Most Americans have a big refrigerator with a built-in freezer, a nice big dishwasher, a sizable oven for those occasional feasts, and a cavernous washer and matching dryer to cut down on laundry days. Tiny houses make it difficult to squeeze these large appliances into a tiny footprint. Luckily, manufacturers have stepped up and sized down without sacrificing quality.
Clotheskeeping in a tiny house must be a kind of nightmare anyway (unless you strip down to basics). But not having ample laundry facilities doesn’t mean you have to wear stinky clothes. LG, Deco, Heier, and MagicChef have created combination washer-dryers for the American market. These units are pretty common in denser places like Asia and Europe, but unheard of in the U.S. until very recently. Be sure to read all reviews carefully—they are not all created equal. And with the price tag at well over $500, you want to make sure the clothes you pull out of there are clean and dry. However, the convenience of combining washing and drying is not only space-saving, it’s pretty darn cool. It’s sort of like a crock pot for your clothes.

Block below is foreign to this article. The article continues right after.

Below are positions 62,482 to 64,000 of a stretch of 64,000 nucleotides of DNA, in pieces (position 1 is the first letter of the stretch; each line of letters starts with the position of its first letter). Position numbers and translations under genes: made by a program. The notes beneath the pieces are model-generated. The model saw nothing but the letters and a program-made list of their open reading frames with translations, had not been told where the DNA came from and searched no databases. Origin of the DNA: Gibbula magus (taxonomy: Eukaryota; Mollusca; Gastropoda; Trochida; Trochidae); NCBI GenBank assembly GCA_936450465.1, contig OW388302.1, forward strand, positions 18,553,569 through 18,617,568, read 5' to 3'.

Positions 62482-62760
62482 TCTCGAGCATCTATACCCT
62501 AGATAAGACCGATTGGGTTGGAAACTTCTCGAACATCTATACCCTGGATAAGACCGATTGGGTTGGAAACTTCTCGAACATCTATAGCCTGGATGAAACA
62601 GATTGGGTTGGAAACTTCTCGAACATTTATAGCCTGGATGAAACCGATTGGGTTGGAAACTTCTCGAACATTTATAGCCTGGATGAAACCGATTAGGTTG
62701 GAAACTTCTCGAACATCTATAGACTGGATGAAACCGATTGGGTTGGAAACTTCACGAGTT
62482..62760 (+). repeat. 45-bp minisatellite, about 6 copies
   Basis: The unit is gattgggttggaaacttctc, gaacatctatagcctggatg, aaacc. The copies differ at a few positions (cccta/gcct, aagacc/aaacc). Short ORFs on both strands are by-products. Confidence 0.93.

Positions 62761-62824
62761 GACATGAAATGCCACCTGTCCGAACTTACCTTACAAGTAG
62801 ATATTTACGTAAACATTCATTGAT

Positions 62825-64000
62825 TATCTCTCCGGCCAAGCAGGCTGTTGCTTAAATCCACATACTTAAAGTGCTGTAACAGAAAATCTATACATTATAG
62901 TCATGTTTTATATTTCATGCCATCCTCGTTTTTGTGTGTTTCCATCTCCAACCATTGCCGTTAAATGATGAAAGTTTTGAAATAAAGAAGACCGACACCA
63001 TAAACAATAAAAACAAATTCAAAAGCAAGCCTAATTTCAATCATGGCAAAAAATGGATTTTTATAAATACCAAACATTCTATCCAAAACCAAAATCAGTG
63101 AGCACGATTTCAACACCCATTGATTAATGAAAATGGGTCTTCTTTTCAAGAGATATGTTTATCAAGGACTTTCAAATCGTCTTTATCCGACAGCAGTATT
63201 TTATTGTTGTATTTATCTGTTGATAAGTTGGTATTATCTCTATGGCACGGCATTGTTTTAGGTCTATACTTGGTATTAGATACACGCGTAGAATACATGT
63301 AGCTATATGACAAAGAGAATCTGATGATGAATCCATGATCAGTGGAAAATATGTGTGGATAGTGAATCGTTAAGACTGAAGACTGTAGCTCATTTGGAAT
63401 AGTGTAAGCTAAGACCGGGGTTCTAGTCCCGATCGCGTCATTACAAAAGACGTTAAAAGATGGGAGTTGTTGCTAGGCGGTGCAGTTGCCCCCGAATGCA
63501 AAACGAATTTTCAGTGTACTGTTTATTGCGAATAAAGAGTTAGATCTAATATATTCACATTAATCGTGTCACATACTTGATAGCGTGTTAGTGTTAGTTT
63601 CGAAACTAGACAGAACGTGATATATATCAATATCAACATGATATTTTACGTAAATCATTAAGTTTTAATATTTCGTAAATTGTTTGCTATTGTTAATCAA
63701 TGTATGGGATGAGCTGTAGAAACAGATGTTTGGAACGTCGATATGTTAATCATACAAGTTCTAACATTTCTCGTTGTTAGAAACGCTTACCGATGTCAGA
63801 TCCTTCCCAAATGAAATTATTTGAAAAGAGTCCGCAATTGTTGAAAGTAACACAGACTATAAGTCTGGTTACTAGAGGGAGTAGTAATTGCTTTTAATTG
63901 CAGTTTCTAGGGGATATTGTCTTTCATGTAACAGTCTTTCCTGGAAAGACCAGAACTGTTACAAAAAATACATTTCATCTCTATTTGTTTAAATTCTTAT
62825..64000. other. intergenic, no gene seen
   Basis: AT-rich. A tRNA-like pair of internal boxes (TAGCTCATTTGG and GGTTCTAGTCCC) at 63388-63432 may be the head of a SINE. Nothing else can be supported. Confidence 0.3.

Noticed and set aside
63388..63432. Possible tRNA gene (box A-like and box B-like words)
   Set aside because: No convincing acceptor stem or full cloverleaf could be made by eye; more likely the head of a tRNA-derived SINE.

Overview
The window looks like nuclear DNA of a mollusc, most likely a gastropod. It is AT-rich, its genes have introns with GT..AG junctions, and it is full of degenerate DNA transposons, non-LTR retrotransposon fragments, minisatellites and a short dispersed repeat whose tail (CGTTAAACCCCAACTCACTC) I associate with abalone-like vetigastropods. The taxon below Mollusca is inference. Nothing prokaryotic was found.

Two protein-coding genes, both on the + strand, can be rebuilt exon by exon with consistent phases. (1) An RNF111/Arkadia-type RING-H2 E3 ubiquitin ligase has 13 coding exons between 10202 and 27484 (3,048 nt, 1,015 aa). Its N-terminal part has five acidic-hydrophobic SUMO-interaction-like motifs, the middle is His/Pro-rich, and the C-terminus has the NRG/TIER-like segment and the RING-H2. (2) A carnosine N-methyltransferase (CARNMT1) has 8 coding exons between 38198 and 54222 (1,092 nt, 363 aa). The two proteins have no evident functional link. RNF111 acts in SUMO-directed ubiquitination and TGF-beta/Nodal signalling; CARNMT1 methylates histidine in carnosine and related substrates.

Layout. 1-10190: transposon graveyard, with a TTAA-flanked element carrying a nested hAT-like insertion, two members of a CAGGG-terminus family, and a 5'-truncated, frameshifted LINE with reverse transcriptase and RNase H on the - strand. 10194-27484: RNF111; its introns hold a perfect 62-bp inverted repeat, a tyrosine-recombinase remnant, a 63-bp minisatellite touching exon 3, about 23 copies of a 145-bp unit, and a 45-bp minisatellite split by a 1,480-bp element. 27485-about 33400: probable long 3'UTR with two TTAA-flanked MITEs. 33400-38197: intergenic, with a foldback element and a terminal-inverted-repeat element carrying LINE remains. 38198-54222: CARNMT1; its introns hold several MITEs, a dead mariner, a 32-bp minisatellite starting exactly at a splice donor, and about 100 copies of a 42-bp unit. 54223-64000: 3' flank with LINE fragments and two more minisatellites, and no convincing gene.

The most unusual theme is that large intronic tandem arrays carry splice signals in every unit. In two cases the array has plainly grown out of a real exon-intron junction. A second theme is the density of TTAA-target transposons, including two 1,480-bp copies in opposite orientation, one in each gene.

Kitchen appliances are tricky anyway, and getting them downsized can mean spending big bucks. We’re not talking about dorm fridges here, we mean heavy-duty, lasting, properly temp-controlled real refrigerators that you can slide under a counter. U Line, Frigidaire, Summit, and others have some excellent options. A dishwasher is probably a luxury item in a tiny house, but Edgestar, Danby, and others make countertop dishwashers that can hold six place settings. As for ovens, some of the high end toaster ovens can do a great job roasting chicken, baking pizza, and many other tasks you wouldn’t imagine for such a small appliance. For more oven space, there are compact ovens (24 inches or less) that can fit into pretty tight spaces.
Just because you’re downsizing doesn’t mean luxury disappears—many tiny houses have flat-screen televisions, computer work stations, porches, gardens, skylights, brewing supplies, even tiny hot tubs. Many tiny houses are getaways and mental breaks. Art studios, writing cottages, reading nooks—tiny houses aren’t just for glamping, they can function as whatever you most need them to be. The best part of picking out floor plans and imagining details is in customizing your tiny space to accommodate your needs.